China and Taiwan have improved both the tone and substance of their relationship over the past five years, especially on bilateral economic issues. But these advances have not been matched by progress on more difficult political or multilateral issues, and some observers believe that the improvement of cross-Strait relations will lose momentum as these more sensitive issues come up for discussion. The respective political calendars in China and Taiwan may further complicate matters.
On April 23, the Center for Northeast Asian Policy Studies at Brookings and the Freeman Chair in China Studies at the Center for Strategic and International Studies hosted a public seminar featuring senior experts from the United States, China and Taiwan. Panelists analyzed the domestic forces influencing cross-Strait relations; prospects for developments in the political, security and regional economic arenas; and possible roles for the United States. Raymond Burghardt, chairman of the board of the American Institute in Taiwan, delivered a keynote address.
Senior Adviser and Freeman Chair in China Studies - Center for Strategic and International Studies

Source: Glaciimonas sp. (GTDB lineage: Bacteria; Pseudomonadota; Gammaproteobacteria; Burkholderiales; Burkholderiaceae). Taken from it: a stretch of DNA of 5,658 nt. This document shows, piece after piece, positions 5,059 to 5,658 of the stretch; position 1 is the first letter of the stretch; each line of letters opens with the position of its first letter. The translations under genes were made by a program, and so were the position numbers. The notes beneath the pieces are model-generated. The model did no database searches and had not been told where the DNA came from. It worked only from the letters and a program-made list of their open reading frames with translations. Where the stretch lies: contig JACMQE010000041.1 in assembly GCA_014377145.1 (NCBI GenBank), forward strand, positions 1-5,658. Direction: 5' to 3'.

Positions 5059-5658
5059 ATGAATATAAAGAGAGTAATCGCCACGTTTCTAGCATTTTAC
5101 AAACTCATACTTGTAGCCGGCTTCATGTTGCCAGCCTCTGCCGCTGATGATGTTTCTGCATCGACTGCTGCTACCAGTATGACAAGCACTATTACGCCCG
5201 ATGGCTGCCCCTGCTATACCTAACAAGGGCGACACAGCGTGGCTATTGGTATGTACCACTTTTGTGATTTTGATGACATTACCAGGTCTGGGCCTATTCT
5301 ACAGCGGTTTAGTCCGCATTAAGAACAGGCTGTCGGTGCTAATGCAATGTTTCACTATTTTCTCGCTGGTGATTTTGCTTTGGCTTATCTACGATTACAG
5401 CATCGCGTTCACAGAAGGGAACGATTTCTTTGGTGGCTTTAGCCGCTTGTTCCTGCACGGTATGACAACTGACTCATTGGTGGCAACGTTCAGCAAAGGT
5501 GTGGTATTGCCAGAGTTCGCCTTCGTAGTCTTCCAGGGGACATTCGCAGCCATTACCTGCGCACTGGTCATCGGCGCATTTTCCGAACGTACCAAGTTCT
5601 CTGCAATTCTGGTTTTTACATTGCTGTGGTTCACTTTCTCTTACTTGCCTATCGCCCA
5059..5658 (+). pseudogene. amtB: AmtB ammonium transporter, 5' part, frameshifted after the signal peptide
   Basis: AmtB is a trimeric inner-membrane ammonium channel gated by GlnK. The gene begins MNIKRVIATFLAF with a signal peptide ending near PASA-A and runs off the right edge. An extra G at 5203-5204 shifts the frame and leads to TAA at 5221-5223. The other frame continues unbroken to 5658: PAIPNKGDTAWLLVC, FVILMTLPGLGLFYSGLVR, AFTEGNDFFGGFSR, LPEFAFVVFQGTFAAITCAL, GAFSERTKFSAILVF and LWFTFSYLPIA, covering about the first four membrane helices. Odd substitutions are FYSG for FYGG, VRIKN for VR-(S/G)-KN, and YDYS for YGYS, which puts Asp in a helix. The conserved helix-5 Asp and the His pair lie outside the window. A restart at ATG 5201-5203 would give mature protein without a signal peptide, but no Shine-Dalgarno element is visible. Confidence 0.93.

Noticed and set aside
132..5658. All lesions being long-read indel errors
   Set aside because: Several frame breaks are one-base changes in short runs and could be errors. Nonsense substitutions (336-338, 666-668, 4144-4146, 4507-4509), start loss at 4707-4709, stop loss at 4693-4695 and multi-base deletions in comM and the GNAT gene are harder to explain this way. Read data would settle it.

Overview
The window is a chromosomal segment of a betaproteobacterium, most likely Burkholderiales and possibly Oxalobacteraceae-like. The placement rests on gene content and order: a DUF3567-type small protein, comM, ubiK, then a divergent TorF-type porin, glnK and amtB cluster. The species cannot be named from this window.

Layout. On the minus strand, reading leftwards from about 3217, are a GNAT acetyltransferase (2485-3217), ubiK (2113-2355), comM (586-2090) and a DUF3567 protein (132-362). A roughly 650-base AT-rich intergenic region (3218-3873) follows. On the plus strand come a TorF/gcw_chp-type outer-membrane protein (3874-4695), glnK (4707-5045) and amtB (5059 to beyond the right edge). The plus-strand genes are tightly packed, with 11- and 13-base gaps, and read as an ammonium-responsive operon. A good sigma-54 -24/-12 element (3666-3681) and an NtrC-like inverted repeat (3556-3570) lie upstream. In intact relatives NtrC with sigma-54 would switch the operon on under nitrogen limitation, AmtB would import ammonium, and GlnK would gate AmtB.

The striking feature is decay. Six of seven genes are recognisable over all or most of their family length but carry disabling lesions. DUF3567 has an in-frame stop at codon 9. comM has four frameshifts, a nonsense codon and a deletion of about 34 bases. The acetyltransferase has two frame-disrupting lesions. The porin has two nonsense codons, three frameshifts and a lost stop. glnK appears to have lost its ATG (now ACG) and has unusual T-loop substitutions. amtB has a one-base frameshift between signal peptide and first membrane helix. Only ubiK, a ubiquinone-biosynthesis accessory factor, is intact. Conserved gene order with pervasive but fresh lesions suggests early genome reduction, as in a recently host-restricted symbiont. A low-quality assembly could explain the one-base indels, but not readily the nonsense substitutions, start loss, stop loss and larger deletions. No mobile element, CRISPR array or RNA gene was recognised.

Professor of International Relations and Director, Center for Asian Studies - American University
Professor, Graduate Institute of International Affairs and Strategic Studies - Tamkang University
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Brookings Senior Fellow and former U.S. State Department Special Envoy on Climate Todd Stern spoke at the US Climate Action Center, at the COP 24 UN climate negotiations, on the future of the Paris Agreement in Katowice, Poland on December 10, 2018.
[On the U.S. negotiating team at the COP 24 climate negotiations in Katowice, Poland] They work seriously, effectively and knowledgeably. There is only this technical negotiating team, not a political one.